Public must hold judiciary accountable
IN an address to a police passing out parade last week Chief Justice Godfrey Chidyausiku raised a number of contentious issues regarding the role of the judiciary. He appeared anxious to defend the independence of the judici
ary at a time when many in the legal profession and civil society have expressed concern about its apparent reluctance to uphold constitutional rights.
Chidyausiku’s speech will have done little to allay those concerns as he took the opportunity to attack fellow lawyers and organisations such as the International Bar Association. He claimed that the land reform programme had triggered an exodus from the bench. The majority of these judges were white, he pointed out.
“The indications are that they left because they were unable to come to terms with the redistribution of land on a more equitable basis.”
What indications was he referring to? His predecessor, Chief Justice Anthony Gubbay, was threatened by Zanu PF thugs at his chambers. The government made no attempt to defend him and indeed encouraged him to go. Other judges may well have felt that their ability to rule in favour of individual applicants or against the government was compromised by both the hostility of ministers and the attitude of the president spelt out over the Standard affair in 1999.
A court-ordered police inquiry into the abduction and torture of two journalists with that paper has yet to be completed. Numerous court orders to prevent arbitrary interference by state officials in land reform have been ignored with impunity. So was a court order instructing the immigration department not to deport Guardian correspondent Andrew Meldrum.
Nobody is alleging that the judiciary is no longer independent because it is black, as Chidyausiku fatuously claims. Let us not forget that Chief Justice Enoch Dumbutshena headed a robustly independent bench of black, white and coloured judges in the 1990s. Critics believe the present bench is not independent because it has demonstrably failed to uphold rights contained in the Bill of Rights of the constitution. The government has trampled on those rights with impunity. The closure of the Daily News is a case in point.
The recent record of judges conceding that violence and selective food distribution were evident in some constituencies in the March poll but that these were insufficient grounds for invalidating outcomes in those constituencies has reinforced the perception that justice is difficult to obtain in the current court system. Delays in handing down judgements in electoral matters have reinforced that view. Never has the axiom “Justice delayed is justice denied” been more apt.
The Chief Justice claimed that “a predominantly black judiciary is likely to share the same perception of the challenges facing Zimbabwe with the majority of the population that happens to be black”.
This is an extraordinary statement. Does he mean all Zimbabweans think alike about land reform? Was that the verdict of the 2000 referendum? Does Chidyausiku seriously think all Zimbabweans endorse the state’s damaging record? And should judges anyway make decisions on the basis of majoritarian claims? The whole point of constitutional provisions is that they should be impervious to populist impulses.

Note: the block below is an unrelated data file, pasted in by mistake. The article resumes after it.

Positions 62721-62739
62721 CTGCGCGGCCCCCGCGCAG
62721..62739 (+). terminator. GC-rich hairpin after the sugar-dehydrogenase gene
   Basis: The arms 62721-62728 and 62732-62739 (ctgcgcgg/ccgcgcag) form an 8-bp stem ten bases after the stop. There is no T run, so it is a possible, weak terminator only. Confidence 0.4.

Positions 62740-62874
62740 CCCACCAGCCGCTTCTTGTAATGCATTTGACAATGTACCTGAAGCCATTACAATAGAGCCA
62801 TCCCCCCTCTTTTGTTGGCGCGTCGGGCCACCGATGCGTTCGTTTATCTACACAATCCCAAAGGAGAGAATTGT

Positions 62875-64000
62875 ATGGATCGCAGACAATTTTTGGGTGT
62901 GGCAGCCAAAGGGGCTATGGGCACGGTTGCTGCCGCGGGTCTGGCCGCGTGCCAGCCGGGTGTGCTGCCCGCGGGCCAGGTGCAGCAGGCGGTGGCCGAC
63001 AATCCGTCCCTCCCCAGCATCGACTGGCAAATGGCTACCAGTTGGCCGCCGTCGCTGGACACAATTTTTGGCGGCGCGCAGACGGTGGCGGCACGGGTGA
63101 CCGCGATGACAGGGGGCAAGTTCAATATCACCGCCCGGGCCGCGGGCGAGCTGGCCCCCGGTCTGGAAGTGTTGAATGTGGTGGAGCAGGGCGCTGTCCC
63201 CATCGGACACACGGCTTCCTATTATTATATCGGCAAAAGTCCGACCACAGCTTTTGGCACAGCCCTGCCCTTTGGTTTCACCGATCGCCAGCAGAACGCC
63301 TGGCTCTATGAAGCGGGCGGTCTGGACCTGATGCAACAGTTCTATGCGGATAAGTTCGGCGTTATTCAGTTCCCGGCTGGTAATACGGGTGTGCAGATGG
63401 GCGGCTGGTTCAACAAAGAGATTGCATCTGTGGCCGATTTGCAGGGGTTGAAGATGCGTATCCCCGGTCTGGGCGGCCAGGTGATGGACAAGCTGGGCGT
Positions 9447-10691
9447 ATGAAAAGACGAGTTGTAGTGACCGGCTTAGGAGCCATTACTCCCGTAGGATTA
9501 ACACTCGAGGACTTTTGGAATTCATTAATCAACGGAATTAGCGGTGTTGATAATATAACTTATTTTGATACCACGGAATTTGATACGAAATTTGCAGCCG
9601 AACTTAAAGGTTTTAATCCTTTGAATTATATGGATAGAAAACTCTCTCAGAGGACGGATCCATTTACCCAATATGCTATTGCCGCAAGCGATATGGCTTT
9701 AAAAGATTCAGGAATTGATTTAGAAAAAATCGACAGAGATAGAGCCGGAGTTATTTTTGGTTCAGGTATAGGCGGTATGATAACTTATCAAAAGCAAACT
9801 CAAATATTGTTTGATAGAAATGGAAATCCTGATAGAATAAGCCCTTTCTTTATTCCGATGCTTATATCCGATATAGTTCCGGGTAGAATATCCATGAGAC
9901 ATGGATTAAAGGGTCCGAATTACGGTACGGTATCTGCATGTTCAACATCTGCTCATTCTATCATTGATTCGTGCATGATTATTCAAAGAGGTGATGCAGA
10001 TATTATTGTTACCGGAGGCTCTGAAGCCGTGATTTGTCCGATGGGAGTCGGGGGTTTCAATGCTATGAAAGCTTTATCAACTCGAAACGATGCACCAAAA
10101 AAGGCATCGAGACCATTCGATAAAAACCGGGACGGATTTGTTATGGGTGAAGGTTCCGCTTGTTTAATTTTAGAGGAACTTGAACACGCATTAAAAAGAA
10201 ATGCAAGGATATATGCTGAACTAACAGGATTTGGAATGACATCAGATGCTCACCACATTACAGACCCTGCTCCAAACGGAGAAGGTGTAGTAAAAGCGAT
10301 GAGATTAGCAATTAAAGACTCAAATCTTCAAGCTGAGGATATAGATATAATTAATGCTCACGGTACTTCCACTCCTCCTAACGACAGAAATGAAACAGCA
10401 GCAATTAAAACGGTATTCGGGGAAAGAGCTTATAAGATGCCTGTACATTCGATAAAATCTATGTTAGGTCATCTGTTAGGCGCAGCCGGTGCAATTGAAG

Does Chidyausiku not understand that?
His statement that “the issue of whether or not land should be distributed is a political issue. It is not a legal issue…” may be taken by some to suggest an abdication of responsibility.
While governments are empowered to legislate on land redistribution, judges are expected to ensure legislation does not abridge rights set out in the constitution.
Chidyausiku says he does not accept criticisms that judges and other law officers should not accept land under the land reform programme. Judges and police officers, like all Zimbabweans, are legitimate beneficiaries, he argues.
He is apparently unable to see that a judge who has accepted a land offer from a minister, who is able to withdraw that offer whenever he likes, has his ability to rule against that minister or his government severely compromised.
Chidyausiku concluded his address by saying that he would like to reaffirm the commitment of the judiciary to serve all Zimbabweans without fear or favour. That is precisely what many in the legal community, both at home and abroad, suggest the judiciary appears unable to do. Do land grants not constitute a favour?
We welcome Chidyausiku’s invitation to criticise his judgements. His speech last week certainly suggests he is keen to engage in contestation. His statement, for instance, that the ZRP has become “the model that has become the envy of many, both in the region and abroad”, ignores its record of arbitrary detention, alleged torture of government opponents including MPs and lawyers while in custody, and its recent lawless role in the destruction of people’s homes.
Chidyausiku is of course entitled to his opinions. But the public at the same time has a right to expect the judiciary to be fearless in defence of its rights. Where it has failed in that regard, or where it appears to be doing the state’s bidding, the public needs to hold it accountable.